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Books on Iraq

Update No: 049 - (29/05/07)

Oil law: not quite there yet
The initial optimism about the near readiness of the new Iraqi oil law had largely evaporated by May. In its stead an increasingly acrimonious debate about the gaps in the law and the alleged bias towards US oil multinationals was threatening to prevent its approval from the parliament or at least several months of delay. Even in the US Congress there are growing doubts about the law, which many fears would not guarantee a fair distribution of oil revenue and consequently add new fuel to the ongoing civil war. There is also a sense that a law increasingly perceived as drafted to favour foreign interests will not help the task of pacifying the country. Despite earlier claims that the law had been sent to parliament, the government now says that it will not send the law until all parties will be satisfied with it. The Kurds still claim that the law will have to allow them to sign oil contracts in their autonomous region and threaten to reject the law in the absence of such a provision. In the current draft 93% of oil revenue would be controlled by the centre and just 7% by regional governments. Some, even among the drafters of the law, believe that for existing oil fields Iran's model should be adopted, that is short-term service contracts for foreign multinationals. We may see the US Oil industry supporters of Bush and particularly Cheney, kick up against this unattractive formula which is greatly unpopular with multinationals in Iran, where it was devised. This is not why they lent their support for this adventure in Iraq, and they can be expected to rattle their cages. Only for new fields longer-term contracts more favourable to the oil industry should be adopted.

Maliki weaker and weaker
After the withdrawal from government of the Sadrists last month and the secession of the Al-Fadhila party from the Shiite alliance, in May it was the turn of the Kurds (see above) and of the main Sunni political bloc to issue their own ultimatums. The Iraqi Accordance Front wants the Constitution to be amended to incorporate features that would guarantee the Sunni Arabs from the risk of a federalisation of Iraq without revenue redistribution through the central government. If Maliki fails to deliver, they threaten to quit the ruling coalition and even withdraw from parliament. For the moment Maliki survives, not least because the Sadrists, who have about 30 MPs, are still part of the Shiite alliance and support the government, but his position is increasingly precarious. His rival Allawi continues his efforts to put together a new coalition which is supposed to take the name of Iraqi National Front and bring together Kurds, Sunnis and Shiites. He is even being reported to be negotiating with erstwhile arch-enemy As-Sadr over the entrance of the Sadrists in the Front. Until an alternative coalition is in place, Maliki is likely to carry on. The security situation in Baghdad, which is the object of a major military operation to root out insurgents and militias, is seen by many as the litmus test of Maliki's fate as Prime Minister. After an initial improvement, violence is now worsening again.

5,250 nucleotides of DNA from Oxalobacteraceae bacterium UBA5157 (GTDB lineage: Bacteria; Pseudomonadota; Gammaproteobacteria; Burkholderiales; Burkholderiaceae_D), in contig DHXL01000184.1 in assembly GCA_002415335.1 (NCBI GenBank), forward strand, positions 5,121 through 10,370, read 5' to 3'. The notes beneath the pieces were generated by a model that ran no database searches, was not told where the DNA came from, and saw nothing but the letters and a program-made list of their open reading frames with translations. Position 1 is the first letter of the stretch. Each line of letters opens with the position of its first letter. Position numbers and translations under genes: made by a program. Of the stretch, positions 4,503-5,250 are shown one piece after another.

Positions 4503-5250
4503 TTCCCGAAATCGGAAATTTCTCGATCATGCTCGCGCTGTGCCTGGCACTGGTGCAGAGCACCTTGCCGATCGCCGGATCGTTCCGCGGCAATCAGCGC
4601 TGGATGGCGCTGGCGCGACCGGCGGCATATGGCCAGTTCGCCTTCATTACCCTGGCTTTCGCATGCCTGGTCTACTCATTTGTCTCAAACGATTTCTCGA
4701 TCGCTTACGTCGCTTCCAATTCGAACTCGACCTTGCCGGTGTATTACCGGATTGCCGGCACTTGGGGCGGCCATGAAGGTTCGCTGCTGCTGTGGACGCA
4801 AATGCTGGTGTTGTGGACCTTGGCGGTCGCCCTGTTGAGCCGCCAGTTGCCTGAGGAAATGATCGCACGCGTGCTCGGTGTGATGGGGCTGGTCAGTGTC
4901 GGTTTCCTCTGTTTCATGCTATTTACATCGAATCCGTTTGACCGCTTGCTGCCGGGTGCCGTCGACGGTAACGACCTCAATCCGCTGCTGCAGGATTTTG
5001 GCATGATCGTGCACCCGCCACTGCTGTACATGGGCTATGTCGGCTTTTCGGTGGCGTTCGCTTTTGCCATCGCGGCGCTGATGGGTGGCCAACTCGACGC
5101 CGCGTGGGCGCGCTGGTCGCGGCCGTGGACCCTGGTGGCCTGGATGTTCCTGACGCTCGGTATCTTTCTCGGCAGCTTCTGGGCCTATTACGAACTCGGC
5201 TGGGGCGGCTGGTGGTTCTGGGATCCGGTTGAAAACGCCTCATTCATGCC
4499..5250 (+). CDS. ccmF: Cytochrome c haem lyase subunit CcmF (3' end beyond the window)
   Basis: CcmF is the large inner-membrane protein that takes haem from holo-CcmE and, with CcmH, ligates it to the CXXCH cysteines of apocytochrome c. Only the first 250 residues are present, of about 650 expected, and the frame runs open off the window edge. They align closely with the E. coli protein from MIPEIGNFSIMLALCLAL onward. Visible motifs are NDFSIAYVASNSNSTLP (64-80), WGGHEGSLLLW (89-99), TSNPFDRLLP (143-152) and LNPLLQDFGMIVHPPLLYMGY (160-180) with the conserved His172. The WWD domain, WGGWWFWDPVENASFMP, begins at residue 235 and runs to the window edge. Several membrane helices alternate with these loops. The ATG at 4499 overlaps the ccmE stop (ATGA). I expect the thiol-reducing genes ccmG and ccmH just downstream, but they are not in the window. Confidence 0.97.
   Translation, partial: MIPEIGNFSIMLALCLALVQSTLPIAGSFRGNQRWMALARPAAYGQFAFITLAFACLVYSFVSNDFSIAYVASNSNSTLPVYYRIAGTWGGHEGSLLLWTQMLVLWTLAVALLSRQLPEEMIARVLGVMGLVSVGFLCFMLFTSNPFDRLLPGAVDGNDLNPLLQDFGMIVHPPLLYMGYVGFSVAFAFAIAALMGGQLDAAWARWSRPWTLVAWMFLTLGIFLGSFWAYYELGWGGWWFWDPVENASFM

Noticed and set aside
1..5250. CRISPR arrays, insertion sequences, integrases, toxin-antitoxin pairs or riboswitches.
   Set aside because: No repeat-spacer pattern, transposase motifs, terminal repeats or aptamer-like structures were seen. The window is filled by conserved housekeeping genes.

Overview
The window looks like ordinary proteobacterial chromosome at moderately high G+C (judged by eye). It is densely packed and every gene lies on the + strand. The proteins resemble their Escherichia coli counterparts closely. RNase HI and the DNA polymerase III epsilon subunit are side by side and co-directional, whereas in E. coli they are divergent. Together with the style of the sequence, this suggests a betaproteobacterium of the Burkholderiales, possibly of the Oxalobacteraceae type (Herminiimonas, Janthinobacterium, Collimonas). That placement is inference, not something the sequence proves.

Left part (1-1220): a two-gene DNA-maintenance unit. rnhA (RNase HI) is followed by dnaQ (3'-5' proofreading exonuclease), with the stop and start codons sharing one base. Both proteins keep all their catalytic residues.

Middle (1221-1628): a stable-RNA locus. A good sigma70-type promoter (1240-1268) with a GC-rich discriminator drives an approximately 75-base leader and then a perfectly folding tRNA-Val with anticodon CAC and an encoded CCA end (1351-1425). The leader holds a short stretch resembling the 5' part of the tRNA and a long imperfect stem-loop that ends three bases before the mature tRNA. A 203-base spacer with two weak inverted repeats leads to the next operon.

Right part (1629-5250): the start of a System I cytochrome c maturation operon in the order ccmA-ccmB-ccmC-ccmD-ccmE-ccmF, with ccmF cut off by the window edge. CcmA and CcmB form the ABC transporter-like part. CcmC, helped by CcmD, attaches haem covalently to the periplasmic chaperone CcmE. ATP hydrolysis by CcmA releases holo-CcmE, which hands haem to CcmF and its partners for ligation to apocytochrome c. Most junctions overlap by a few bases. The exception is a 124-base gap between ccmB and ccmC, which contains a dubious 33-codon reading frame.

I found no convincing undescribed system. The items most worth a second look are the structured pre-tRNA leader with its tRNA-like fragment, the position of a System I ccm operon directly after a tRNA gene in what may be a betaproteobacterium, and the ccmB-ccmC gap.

Fresh oil (a few drops)
In June the first oil well dug by a foreign company in many years is scheduled to start pumping for the international market. The company is Norwegian DNO and it operates in the Kurdish autonomous region, although the amount will be mostly of symbolic value (15,000 bpd or less than 1% of total Iraqi production). In fact, the new development might contribute to increases in the tension surrounding the new oil law. Typically Baghdad refused to grant access to the export pipeline, so that the output will have to be carried by truck. 
On the debt front too the initial optimism concerning a quick and easy cancellation of most of it appears increasingly ill founded. One of the main creditors, Saudi Arabia, is now hinting that its attitude towards cancellation will depend on the Iraqi government's willingness to take Sunni Arab interests in greater consideration. Other Arab creditors too are said to be pushing for Iraq to drop the de-Baathification law, disband Shiite militias and a distribution of oil revenue which satisfies the Sunni Arabs too.

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